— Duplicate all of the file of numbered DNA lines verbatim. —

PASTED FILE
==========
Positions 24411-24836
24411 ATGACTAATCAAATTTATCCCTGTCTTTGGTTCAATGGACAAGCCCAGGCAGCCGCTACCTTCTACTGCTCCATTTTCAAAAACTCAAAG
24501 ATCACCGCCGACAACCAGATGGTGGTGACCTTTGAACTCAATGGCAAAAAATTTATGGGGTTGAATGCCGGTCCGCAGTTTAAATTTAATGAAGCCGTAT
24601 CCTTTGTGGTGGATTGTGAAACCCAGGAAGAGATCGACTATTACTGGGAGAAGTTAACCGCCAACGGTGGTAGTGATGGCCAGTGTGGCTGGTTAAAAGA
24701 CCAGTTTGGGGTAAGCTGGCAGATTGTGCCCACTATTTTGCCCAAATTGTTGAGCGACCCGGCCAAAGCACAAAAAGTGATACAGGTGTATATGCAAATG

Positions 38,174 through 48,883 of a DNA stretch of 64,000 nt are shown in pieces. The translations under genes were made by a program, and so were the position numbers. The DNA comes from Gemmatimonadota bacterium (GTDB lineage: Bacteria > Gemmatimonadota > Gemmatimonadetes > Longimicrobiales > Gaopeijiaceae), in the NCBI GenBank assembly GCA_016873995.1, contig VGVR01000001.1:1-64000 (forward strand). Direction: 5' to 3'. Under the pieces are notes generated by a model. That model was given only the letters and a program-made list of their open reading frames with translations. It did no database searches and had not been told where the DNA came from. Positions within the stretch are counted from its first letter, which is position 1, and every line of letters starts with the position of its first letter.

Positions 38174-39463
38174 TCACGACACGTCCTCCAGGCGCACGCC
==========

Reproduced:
Positions 24411-24836
24411 ATGACTAATCAAATTTATCCCTGTCTTTGGTTCAATGGACAAGCCCAGGCAGCCGCTACCTTCTACTGCTCCATTTTCAAAAACTCAAAG
24501 ATCACCGCCGACAACCAGATGGTGGTGACCTTTGAACTCAATGGCAAAAAATTTATGGGGTTGAATGCCGGTCCGCAGTTTAAATTTAATGAAGCCGTAT
24601 CCTTTGTGGTGGATTGTGAAACCCAGGAAGAGATCGACTATTACTGGGAGAAGTTAACCGCCAACGGTGGTAGTGATGGCCAGTGTGGCTGGTTAAAAGA
24701 CCAGTTTGGGGTAAGCTGGCAGATTGTGCCCACTATTTTGCCCAAATTGTTGAGCGACCCGGCCAAAGCACAAAAAGTGATACAGGTGTATATGCAAATG

Positions 38,174 through 48,883 of a DNA stretch of 64,000 nt are shown in pieces. The translations under genes were made by a program, and so were the position numbers. The DNA comes from Gemmatimonadota bacterium (GTDB lineage: Bacteria > Gemmatimonadota > Gemmatimonadetes > Longimicrobiales > Gaopeijiaceae), in the NCBI GenBank assembly GCA_016873995.1, contig VGVR01000001.1:1-64000 (forward strand). Direction: 5' to 3'. Under the pieces are notes generated by a model. That model was given only the letters and a program-made list of their open reading frames with translations. It did no database searches and had not been told where the DNA came from. Positions within the stretch are counted from its first letter, which is position 1, and every line of letters starts with the position of its first letter.

Positions 38174-39463
38174 TCACGACACGTCCTCCAGGCGCACGCC